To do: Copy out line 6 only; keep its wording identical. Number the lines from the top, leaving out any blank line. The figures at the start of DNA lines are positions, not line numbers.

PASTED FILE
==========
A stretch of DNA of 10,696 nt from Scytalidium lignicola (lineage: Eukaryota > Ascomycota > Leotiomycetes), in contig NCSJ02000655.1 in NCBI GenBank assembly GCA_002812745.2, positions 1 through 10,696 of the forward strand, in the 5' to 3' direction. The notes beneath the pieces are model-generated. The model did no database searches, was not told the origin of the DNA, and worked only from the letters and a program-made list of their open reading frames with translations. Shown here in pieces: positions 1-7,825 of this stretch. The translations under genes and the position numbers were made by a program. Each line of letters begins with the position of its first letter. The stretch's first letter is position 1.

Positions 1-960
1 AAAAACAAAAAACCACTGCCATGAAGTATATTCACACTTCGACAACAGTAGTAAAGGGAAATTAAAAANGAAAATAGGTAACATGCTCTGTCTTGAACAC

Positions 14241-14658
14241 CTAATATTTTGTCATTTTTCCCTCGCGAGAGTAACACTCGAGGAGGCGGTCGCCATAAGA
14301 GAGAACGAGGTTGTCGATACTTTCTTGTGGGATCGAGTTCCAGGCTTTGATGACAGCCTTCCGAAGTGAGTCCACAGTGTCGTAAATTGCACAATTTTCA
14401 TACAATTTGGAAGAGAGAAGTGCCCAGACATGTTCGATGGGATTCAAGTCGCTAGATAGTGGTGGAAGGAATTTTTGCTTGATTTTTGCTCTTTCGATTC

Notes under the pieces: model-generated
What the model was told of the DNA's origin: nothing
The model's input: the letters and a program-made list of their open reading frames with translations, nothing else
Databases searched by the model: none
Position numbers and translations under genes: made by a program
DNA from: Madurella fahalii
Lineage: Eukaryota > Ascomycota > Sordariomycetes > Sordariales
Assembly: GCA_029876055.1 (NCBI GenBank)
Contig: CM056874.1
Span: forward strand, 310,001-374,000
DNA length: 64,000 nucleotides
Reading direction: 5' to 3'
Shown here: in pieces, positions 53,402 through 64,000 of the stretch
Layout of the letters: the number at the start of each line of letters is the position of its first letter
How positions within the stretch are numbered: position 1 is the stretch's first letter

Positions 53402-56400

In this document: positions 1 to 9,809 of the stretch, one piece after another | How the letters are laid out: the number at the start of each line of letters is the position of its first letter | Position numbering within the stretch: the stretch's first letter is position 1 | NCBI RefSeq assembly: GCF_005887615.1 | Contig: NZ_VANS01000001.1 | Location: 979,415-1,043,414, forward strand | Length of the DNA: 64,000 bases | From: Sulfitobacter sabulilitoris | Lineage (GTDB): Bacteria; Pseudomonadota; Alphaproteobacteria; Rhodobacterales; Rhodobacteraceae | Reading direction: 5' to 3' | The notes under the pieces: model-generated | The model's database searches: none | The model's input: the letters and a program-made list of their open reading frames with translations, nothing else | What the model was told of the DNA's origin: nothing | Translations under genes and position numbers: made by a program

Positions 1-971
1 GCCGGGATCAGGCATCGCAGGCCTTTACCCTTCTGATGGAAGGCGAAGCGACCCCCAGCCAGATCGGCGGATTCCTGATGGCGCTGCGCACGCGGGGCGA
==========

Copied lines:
14301 GAGAACGAGGTTGTCGATACTTTCTTGTGGGATCGAGTTCCAGGCTTTGATGACAGCCTTCCGAAGTGAGTCCACAGTGTCGTAAATTGCACAATTTTCA